Walt Disney gave us the storyboard: a set of images or illustrations that help designers visualize, experiment with, and sequence critical shots in a narrative. Defining key scenes, taking the time to flesh them out, and considering the influence of order on meaning serves filmmakers, artists, novelists, software designers, and animators well.
As someone who frequently facilitates assessment design, I’m loving how storyboards can power up the process.
Often, the teachers I support are in the midst of shifting their understandings about assessment. Some still define it as a thing that is given rather than a process we engage in. When I share other perspectives and approaches, eyebrows raise a bit at first, and then, a sort of relief tends to wash over the room.
“You mean, I don’t have to give a test in order to assess?”
“I don’t have to give grades?”
You don’t have to give grades.
“Are you saying that the task itself isn’t the most important part of the work?”
That’s what I’m saying, yes.
High quality assessments allow students and teachers to measure progress against a standard. Not just the Common Core State Standards–our own standards. Such assessments don’t require us to stop learning in order to test. We can assess as we provide over-the-shoulder feedback, confer with our students, shoot our data, and then, zoom in to discover more. We can scoop the data from the learning experience rather than bringing the learning experience to a halt in order to study it.
After all, assessment is about increasing our understanding of learners, not the number of grades in our book.
If this is the case, we can begin treating assessment as a narrative that unfolds over time rather than an event that occurs in a class period. Storyboards help us craft powerful assessment experiences. Using them helps teachers shift their focus off of the task and onto the learning that happens along the way.
Storyboarding Your Assessment in Five Quick Steps
1. Begin by defining your vision of the culture you’re trying to create, the teacher you’re striving to be, and the student you’re working to support.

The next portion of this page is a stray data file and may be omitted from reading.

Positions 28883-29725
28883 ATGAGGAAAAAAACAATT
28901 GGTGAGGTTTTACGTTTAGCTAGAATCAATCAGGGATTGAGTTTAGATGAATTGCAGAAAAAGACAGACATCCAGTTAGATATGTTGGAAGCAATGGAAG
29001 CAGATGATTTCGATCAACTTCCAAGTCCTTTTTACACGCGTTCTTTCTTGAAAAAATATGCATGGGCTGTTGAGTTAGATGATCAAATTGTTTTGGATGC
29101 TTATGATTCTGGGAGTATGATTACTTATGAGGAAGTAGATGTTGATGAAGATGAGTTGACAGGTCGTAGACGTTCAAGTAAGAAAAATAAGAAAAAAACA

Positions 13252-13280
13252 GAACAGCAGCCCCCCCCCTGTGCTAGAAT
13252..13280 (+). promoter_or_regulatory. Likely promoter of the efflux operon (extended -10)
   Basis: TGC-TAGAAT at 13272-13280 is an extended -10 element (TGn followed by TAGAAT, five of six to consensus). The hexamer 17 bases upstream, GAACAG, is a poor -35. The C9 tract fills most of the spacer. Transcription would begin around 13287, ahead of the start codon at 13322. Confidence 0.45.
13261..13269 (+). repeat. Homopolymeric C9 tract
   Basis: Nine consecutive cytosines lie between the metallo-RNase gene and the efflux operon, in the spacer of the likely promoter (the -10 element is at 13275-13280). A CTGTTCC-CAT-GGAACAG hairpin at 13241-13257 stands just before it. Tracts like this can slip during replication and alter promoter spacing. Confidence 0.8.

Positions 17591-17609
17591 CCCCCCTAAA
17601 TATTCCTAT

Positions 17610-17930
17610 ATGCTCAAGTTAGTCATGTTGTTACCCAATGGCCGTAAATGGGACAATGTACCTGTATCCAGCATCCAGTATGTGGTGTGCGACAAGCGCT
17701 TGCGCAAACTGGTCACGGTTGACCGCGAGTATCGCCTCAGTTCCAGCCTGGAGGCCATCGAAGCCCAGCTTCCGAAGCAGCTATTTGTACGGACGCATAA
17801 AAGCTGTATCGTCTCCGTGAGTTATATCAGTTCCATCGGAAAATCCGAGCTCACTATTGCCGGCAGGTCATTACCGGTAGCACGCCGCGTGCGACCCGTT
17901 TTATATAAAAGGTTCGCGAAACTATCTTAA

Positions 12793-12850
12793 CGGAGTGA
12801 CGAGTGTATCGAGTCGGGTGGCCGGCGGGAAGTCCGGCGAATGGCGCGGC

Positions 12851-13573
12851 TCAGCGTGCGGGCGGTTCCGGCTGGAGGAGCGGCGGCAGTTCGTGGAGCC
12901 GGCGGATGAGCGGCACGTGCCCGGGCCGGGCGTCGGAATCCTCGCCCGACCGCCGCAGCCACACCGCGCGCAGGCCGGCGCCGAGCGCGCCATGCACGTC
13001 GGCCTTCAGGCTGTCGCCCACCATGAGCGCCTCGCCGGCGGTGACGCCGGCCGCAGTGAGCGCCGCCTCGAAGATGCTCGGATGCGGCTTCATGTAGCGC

- What characteristics come to mind?
- How can you design an assessment experience that perpetuates this reality?
- Where do you notice misalignment?
For example, if I hope to produce creative students who are able to think critically and solve problems independently, I’m not quite sure how a multiple choice test accomplishes this.
2. Once you’re clear about your vision and you’ve begun aligning your assessment experience to it, sketch out the end product using an index card or sticky note.
- What will learners do in order to show their mastery of the standards?
- What will they produce?
- How will they know if they’ve been successful?
This note is your landing point. You’ll work backwards from here.
3. Include additional index cards and notes that attend to the following:
- Your plan for helping learners define authentic learning experiences
- Clarification of expectations
- The specific phases that students will move through as they work to achieve these expectations:
- Investigation or input sessions
- Drafting or prototyping
4. Once your index cards or notes are completed, order them purposefully. What should happen first? Next? Last? Move your cards and notes around. Are you missing anything important? Add more as needed.
5. Seek diverse perspectives. Invite colleagues on the ground to provide feedback on your board, and share your thinking with others online as well. We all maintain confirmation bias, and it often comes to bear heavily on our assessment design process.
The storyboard above was designed with a group of teachers earlier this month. Their students will be investigating and producing myths next year, and as you can see, these teachers were far more focused on the learning experience than they were on the final sticky note that described the task.
Interested in facilitating a similar sort of shift? Try storyboarding the assessment design process, and come back here to tell me how it went. You can find me on Twitter as well.
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A former English teacher, Angela Stockman is the founder of the WNY Young Writer's Studio, a community of writers and teachers of writing in Buffalo, New York. She is also an education consultant with expertise in curriculum design, instructional coaching, and assessment. Read more from Angela at Angelastockman.com.